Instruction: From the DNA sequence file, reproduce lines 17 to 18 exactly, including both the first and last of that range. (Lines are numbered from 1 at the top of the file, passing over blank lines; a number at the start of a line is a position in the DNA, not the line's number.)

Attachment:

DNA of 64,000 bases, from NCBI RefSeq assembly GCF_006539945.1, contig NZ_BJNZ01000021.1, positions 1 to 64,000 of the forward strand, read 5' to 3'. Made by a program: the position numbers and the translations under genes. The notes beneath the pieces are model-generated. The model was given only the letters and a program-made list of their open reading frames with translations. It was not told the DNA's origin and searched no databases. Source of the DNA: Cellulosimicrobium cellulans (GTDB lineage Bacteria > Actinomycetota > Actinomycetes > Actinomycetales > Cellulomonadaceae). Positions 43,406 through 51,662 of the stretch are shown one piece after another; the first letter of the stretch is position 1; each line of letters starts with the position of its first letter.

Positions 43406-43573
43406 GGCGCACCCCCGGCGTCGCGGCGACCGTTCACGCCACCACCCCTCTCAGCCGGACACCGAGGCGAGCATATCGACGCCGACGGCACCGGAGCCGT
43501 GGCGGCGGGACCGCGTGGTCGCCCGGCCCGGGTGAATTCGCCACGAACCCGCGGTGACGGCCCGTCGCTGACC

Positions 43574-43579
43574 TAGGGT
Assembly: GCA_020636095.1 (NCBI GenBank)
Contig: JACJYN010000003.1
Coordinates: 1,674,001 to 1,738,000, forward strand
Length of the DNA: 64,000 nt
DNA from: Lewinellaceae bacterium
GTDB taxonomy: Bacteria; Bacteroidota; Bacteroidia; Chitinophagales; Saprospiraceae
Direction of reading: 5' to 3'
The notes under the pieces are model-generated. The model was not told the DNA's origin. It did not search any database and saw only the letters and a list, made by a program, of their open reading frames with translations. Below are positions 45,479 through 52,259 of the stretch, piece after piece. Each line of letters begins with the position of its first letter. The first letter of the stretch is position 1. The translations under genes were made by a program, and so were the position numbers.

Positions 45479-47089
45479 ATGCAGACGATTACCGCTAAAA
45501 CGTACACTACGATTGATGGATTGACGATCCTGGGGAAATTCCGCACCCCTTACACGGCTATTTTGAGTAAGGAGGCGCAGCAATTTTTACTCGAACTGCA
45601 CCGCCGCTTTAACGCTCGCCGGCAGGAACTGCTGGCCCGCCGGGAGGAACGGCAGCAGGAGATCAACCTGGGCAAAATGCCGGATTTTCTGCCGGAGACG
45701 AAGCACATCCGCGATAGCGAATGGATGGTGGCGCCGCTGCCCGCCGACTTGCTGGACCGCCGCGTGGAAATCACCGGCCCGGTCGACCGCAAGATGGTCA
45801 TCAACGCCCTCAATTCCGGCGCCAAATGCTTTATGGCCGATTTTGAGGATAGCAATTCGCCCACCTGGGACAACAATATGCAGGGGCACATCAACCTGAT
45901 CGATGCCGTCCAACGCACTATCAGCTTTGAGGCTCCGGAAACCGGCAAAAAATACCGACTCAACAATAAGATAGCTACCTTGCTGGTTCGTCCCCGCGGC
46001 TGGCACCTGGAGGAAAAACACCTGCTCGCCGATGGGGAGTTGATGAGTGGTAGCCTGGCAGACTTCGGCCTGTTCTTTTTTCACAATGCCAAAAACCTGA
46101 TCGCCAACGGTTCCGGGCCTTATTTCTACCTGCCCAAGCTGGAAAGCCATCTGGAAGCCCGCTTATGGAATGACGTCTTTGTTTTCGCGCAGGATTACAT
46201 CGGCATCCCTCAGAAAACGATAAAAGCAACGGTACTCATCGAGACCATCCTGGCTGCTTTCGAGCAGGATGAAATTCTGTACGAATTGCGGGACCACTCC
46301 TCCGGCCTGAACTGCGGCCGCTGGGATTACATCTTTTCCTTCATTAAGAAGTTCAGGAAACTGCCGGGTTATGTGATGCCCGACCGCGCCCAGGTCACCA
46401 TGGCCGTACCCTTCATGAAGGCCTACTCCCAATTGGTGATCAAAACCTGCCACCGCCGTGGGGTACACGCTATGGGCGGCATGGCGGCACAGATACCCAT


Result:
45501 CGTACACTACGATTGATGGATTGACGATCCTGGGGAAATTCCGCACCCCTTACACGGCTATTTTGAGTAAGGAGGCGCAGCAATTTTTACTCGAACTGCA
45601 CCGCCGCTTTAACGCTCGCCGGCAGGAACTGCTGGCCCGCCGGGAGGAACGGCAGCAGGAGATCAACCTGGGCAAAATGCCGGATTTTCTGCCGGAGACG